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We all know that the majority of the small biotech companies are in the midst of the worst cash crunch in decades. Staffing is being cut, programs mothballed, and some companies have chosen to go into hibernation mode to wait out the storm. In a CNBC interview, BIO President and CEO Jim Greenwood estimated that 50% of the publicly traded biotechs have less than a year’s operating cash and 25% are down to less than 6 months.

The public markets are effectively closed to these issuers. Many of the VCs are hesitant to extend additional funds since there is no clear exit strategy. What does this mean for the future of these development stage companies? Many small biotechs are now left with only one viable option: obtain funding from Big Pharma on whatever terms are available. This funding may be in the form of a partnering agreement or an outright enterprise sale.

While at first glance seeking funding from big pharma appears to be a traditional approach, the current financial landscape has altered the relative negotiating position of each party. In years past, biotechs unable to cut a favorable deal could go back to their investors for an additional tranche of funding that could provide sufficient liquidity to move research programs into the next phase and hopefully enhance the program’s value. It was a case of “Pay me X $$$ for a phase II program today or potentially pay me a far greater sum for a phase III program at a future date”. Many small biotechs no longer have the luxury of employing this approach.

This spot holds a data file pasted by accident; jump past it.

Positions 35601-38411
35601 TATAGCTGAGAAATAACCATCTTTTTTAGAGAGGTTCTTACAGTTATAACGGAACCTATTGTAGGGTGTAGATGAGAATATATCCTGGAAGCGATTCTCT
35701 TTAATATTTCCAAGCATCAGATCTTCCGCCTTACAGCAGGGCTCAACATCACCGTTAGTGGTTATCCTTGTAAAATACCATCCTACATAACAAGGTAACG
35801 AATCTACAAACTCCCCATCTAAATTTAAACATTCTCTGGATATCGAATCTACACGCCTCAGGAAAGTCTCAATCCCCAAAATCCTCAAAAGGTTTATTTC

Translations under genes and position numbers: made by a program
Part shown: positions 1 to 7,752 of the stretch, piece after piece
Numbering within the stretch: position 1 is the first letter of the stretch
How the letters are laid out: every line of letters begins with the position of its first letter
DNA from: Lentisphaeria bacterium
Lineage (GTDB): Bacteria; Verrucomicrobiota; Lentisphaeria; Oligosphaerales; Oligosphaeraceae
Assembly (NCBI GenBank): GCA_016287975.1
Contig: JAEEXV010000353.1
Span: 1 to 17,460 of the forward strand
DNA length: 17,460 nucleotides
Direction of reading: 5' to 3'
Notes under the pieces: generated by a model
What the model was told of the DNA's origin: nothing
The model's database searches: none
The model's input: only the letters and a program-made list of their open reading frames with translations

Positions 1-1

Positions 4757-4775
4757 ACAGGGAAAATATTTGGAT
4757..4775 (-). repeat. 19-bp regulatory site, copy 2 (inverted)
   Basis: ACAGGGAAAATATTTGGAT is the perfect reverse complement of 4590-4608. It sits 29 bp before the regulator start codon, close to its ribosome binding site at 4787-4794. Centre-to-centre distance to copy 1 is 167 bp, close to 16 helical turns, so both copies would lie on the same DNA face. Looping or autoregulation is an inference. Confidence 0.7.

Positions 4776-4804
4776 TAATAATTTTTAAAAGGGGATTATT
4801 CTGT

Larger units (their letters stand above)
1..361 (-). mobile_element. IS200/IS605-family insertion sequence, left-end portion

Anecdotal reports are circulating concerning delayed deals and a sudden hardening of negotiating positions on the part of big pharma. Perhaps these behemoths are sensing a unique opportunity to capture a massive amount of intellectual property at fire sale prices. I fear this potential short term advantage may be pressed too far and could potentially alter the biotech landscape for the foreseeable future.

The current situation reminds me of a game I used to play in biology class called Predator and Prey. Whenever the wolves pushed their advantage against the rabbits too far, the carnivores would pay dearly in the next round due to a lack of sustenance. If the current trend plays out as feared, VCs may eventually come to view the biotech space as less desirable due to what they perceive as unfavorable exit values being offered by the major drug companies. In essence, big pharma’s current negotiating advantage may be killing off its future external research pipelines. This prospect is especially troublesome since many of the large drug producers are in the process of dramatically downsizing their internal research labs.

The next year will be telling. I am estimating that 25% or more of the current public biotech companies will either shutter operations or combine with another entity. If big pharma does not create a privately funded version of a biotech TARP program, it may end up losing the VC research subsidy that it has come to depend on over the past 30 years.

Disclosure: The author is long ZIOP, PARD and MITI in the biotech space. No short positions.

Source: Will Big Pharma Misplay Their Advantage?